Example P2: Preparation of 2-(5-bromo-4-methyl-1,2,4-triazol-3-yl)-3-ethylsulfonyl-5-(trifluoromethyl)pyridine Step 1: Preparation of 1-[[3-chloro-5-(trifluoromethyl)pyridine-2-carbonyl]amino]-3-methyl-thiourea

To a solution of 1-amino-3-methyl-thiourea (1.94 g, 18.44 mmol) in pyridine (2.5 ml) and dichloromethane (35 ml) at 10° C. was added a solution of 3-chloro-5-(trifluoromethyl)pyridine-2-carbonyl chloride (5.0 g, 20.49 mmol) in dichloromethane (15 ml) dropwise over one hour. The reaction mixture was stirred overnight at room temperature, then concentrated under reduced pressure. The residue was treated with water (50 ml), the suspension filtered and the solid washed with cold water. The crude material was dissolved in ethyl acetate, dried over sodium sulfate and concentrated to afford the title compound (3.4 g) as a pale yellow solid, mp 181-182° C. This material was used without further purification. LCMS (method 3): 313/315 (M+H)+, retention time 0.83 min. 1H-NMR (methanol-d4, ppm) 3.05 (3H), 8.43 (1H), 8.91 (1H).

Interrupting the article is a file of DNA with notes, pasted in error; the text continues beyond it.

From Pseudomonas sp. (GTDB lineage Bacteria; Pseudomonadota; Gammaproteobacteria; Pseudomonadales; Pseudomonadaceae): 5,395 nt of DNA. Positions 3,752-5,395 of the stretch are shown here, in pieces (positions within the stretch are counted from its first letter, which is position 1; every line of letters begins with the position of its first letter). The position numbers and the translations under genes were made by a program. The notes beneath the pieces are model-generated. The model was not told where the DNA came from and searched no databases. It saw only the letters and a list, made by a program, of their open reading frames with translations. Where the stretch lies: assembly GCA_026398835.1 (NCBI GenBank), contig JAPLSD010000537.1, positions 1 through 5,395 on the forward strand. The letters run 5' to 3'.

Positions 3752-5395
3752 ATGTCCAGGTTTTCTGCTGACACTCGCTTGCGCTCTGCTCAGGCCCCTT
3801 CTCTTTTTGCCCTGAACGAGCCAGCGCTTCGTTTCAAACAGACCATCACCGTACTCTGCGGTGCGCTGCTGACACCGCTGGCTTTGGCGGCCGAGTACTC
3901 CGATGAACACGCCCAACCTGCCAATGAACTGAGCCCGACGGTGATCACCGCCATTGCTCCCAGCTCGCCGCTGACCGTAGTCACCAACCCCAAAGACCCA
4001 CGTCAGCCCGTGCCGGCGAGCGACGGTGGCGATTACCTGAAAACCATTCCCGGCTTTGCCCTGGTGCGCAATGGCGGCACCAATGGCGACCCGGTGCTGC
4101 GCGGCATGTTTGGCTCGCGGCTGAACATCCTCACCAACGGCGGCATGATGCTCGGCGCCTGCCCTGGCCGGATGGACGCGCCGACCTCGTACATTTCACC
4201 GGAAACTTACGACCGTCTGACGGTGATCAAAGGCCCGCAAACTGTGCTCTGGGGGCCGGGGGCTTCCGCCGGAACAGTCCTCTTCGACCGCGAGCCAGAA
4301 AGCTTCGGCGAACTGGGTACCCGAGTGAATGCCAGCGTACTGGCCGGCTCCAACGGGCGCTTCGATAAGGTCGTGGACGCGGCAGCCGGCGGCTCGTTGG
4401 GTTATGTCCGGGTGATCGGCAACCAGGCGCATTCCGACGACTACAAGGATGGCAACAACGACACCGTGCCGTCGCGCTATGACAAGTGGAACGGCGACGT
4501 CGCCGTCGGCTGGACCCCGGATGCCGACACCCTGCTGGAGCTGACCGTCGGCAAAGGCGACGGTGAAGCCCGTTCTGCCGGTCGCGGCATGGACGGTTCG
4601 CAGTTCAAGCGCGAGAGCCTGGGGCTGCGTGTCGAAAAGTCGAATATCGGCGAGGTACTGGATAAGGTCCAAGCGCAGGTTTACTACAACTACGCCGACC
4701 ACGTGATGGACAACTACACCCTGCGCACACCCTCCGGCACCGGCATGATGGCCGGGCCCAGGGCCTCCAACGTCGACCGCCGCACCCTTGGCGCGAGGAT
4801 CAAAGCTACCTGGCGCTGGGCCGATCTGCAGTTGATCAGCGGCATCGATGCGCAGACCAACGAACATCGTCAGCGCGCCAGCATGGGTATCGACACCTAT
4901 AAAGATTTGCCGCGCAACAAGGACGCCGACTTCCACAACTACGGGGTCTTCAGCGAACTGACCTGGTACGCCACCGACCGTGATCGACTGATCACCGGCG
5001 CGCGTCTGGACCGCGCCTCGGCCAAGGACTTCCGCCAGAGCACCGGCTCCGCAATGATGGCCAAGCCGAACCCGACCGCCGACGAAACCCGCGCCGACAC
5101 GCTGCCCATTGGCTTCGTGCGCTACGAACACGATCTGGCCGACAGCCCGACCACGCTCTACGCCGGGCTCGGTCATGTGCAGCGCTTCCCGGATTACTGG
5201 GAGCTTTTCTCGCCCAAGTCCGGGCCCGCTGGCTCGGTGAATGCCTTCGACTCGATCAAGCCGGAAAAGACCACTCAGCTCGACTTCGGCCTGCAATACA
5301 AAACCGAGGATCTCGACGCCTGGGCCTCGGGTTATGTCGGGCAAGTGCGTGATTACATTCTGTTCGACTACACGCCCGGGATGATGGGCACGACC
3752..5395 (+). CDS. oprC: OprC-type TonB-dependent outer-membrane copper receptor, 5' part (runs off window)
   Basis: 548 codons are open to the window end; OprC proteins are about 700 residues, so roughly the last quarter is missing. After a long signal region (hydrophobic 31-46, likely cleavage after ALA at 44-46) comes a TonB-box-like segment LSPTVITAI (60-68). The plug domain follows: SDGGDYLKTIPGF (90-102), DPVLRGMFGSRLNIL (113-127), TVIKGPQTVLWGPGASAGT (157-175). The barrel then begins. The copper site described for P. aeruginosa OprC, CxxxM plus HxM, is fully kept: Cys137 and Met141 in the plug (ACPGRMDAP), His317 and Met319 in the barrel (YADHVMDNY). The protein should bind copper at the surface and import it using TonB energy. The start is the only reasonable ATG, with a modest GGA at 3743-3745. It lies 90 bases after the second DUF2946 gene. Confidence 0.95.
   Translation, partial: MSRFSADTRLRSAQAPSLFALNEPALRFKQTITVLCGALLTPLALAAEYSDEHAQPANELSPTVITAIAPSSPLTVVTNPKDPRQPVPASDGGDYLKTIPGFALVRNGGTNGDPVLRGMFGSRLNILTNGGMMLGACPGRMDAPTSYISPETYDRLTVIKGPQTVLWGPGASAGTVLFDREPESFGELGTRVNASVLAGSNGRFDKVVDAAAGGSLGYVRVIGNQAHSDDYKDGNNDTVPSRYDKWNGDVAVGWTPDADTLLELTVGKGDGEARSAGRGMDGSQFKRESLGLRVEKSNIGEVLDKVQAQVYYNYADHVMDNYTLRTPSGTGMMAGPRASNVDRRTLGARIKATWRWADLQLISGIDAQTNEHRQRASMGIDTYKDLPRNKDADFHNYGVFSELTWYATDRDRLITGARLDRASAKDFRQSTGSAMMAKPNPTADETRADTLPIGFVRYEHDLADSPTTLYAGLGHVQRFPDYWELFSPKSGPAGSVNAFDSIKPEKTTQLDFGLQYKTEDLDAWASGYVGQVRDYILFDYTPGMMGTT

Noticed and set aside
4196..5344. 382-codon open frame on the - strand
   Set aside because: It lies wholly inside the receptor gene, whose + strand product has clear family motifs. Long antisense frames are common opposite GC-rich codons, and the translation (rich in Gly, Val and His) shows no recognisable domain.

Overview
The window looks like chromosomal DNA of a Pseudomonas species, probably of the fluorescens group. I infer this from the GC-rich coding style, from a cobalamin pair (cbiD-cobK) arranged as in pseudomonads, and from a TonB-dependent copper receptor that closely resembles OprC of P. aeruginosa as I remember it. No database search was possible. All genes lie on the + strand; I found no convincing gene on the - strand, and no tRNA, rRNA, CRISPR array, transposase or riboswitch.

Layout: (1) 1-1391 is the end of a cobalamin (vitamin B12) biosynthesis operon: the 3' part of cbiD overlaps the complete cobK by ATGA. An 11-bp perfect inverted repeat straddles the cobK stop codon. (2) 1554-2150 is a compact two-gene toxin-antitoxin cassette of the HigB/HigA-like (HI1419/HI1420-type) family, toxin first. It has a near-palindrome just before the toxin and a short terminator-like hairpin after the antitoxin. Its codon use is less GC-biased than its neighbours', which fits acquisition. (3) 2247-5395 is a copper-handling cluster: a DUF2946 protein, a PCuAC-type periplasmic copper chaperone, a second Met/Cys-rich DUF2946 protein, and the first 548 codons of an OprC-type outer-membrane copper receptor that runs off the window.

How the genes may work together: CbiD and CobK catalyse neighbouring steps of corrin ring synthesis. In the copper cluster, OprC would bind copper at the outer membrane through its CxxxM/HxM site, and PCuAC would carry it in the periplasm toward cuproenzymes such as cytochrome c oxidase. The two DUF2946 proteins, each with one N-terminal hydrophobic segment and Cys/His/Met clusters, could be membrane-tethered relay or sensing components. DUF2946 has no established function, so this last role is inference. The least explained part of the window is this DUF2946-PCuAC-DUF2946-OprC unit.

Step 2: Preparation of 3-[3-chloro-5-(trifluoromethyl)-2-pyridyl]-4-methyl-1H-1,2,4-triazole-5-thione

A stirred suspension of 1-[[3-chloro-5-(trifluoromethyl)pyridine-2-carbonyl]amino]-3-methyl-thiourea (1.0 g, 3.20 mmol) in aqueous 2M sodium bicarbonate (20 ml) was slowly heated to reflux. After refluxing overnight, the reaction mixture was cooled, filtered and the clear yellow filtrate carefully acidified by dropwise addition of concentrated hydrochloric acid at 0° C. The resulting solid was collected by filtration, washed with cold water, dissolved in ethyl acetate, the solution dried over sodium sulfate and concentrated to afford the title compound (720 mg) as a pale yellow solid, mp 226-228° C. This material was used without further purification. LCMS (method 3): 295/297 (M+H)+, retention time 1.11 min. 1H-NMR (DMSO-d6, ppm) 3.52 (3H), 8.79 (1H), 9.16 (1H), 14.31 (1H).

Step 3: Preparation of 3-chloro-2-(4-methyl-1,2,4-triazol-3-yl)-5-(trifluoromethyl)pyridine